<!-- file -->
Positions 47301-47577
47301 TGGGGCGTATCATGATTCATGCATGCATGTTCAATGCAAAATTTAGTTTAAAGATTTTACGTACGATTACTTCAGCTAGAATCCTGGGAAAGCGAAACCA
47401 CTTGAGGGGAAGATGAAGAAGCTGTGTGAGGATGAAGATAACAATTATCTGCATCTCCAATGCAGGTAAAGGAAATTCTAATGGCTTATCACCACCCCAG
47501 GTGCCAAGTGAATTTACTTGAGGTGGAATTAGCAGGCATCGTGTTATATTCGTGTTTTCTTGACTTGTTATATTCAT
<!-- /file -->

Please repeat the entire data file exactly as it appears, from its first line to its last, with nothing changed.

Positions 47301-47577
47301 TGGGGCGTATCATGATTCATGCATGCATGTTCAATGCAAAATTTAGTTTAAAGATTTTACGTACGATTACTTCAGCTAGAATCCTGGGAAAGCGAAACCA
47401 CTTGAGGGGAAGATGAAGAAGCTGTGTGAGGATGAAGATAACAATTATCTGCATCTCCAATGCAGGTAAAGGAAATTCTAATGGCTTATCACCACCCCAG
47501 GTGCCAAGTGAATTTACTTGAGGTGGAATTAGCAGGCATCGTGTTATATTCGTGTTTTCTTGACTTGTTATATTCAT